Brazilian President Dilma Rousseff is suggesting she would hold a national referendum on her presidency if she survives an impeachment trial expected for August.
Rousseff said in an interview aired by state-run TV Brasil on Thursday night that Brazilians should be "consulted" on the future, even if the Senate does not permanently remove her from office.
Such a vote could lead to a new presidential election.
Rousseff was impeached and suspended May 12. She is accused of using sleight-of-hand accounting techniques in managing the federal budget to hide large deficits. She has repeatedly denied wrongdoing.
"Given the level of contradiction among different political actors in this country, it is necessary to appeal to the population," the suspended president said. "I think it can be some sort of plebiscite. I won't give a full menu here, but this is something under intense discussion."
Lawmakers who support neither Rousseff nor acting President Michel Temer have called for new elections to resolve the nation's political crisis.
For that to happen, both would have to resign or be removed from office before the end of the year. Otherwise, by law, Congress would choose a new president to serve out the second half of Rousseff's four-year term that ends in 2018.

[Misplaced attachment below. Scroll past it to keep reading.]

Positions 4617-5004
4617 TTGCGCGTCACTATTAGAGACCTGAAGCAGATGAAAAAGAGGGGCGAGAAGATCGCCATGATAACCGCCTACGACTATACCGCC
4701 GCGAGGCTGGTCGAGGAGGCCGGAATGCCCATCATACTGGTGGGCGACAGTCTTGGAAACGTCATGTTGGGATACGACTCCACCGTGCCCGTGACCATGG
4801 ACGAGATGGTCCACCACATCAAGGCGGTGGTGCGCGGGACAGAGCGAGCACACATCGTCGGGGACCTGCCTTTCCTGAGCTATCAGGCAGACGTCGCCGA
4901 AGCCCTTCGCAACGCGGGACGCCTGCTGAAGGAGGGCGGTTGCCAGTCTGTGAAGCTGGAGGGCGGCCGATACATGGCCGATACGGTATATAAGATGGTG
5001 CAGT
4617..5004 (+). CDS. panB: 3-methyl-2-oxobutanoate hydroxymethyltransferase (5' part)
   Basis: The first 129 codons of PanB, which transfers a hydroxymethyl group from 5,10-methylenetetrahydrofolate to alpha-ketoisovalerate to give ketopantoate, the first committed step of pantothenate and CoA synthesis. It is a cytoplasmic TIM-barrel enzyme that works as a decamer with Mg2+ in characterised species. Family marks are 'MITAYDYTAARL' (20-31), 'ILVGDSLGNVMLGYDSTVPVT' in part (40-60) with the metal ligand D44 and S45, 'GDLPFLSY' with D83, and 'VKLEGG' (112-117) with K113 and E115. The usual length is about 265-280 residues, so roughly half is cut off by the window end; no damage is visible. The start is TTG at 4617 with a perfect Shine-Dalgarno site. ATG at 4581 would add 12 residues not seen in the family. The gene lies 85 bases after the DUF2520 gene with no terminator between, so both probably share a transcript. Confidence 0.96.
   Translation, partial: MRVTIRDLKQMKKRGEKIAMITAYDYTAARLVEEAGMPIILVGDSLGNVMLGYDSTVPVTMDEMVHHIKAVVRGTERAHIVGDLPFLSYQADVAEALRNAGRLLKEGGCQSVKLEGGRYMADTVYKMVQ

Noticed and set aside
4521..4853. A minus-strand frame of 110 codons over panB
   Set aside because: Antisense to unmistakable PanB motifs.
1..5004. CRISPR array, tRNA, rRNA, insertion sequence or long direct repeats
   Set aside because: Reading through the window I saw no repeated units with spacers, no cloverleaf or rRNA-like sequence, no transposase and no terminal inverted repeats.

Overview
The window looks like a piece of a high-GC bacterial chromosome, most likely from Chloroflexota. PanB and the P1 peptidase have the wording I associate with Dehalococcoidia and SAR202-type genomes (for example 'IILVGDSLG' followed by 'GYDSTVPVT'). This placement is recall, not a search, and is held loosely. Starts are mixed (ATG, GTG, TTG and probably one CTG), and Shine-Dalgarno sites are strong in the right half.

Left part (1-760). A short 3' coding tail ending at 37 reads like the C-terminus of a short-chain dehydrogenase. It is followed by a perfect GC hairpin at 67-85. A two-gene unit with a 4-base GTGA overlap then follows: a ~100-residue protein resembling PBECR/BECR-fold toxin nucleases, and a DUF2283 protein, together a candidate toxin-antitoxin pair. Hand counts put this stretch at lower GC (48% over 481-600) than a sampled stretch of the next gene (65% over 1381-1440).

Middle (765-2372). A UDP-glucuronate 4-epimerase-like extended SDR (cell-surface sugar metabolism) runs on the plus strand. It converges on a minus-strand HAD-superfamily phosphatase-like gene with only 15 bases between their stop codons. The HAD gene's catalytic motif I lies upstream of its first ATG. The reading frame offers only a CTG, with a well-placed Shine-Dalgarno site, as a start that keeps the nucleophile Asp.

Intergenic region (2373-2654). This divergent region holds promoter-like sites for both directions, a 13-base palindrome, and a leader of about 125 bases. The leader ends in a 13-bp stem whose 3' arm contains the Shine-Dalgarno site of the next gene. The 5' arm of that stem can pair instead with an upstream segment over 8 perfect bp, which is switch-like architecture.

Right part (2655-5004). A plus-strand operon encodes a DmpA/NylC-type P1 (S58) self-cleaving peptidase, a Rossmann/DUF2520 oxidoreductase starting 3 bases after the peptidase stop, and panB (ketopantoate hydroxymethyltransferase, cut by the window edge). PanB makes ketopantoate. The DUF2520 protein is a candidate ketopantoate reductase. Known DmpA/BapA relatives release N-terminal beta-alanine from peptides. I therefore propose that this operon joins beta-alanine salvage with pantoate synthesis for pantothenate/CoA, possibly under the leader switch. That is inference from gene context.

Allies of the interim president have rejected calls for new elections.
Rousseff's suggestion comes as an increasing number of senators say they have not decided how they will vote in the trial.
After just a month in charge, Temer has become as unpopular as Rousseff. He has been dogged by a series of damaging leaked audio recordings, the abrupt exit of two ministers due to corruption probes, allegations of graft dogging other interim officials and criticism after he appointed a Cabinet of all white men.
Even before Temer took office, 58 per cent of the population wanted his impeachment, according to a Datafolha poll in April. At that time 61 per cent wanted Rousseff out too.
On Friday, Rousseff met her mentor and predecessor Luiz Inacio Lula da Silva in Sao Paulo. She was expected to be at an anti-impeachment protest in Brazil's biggest city, but she decided to return to Brasilia to continue talking to senators.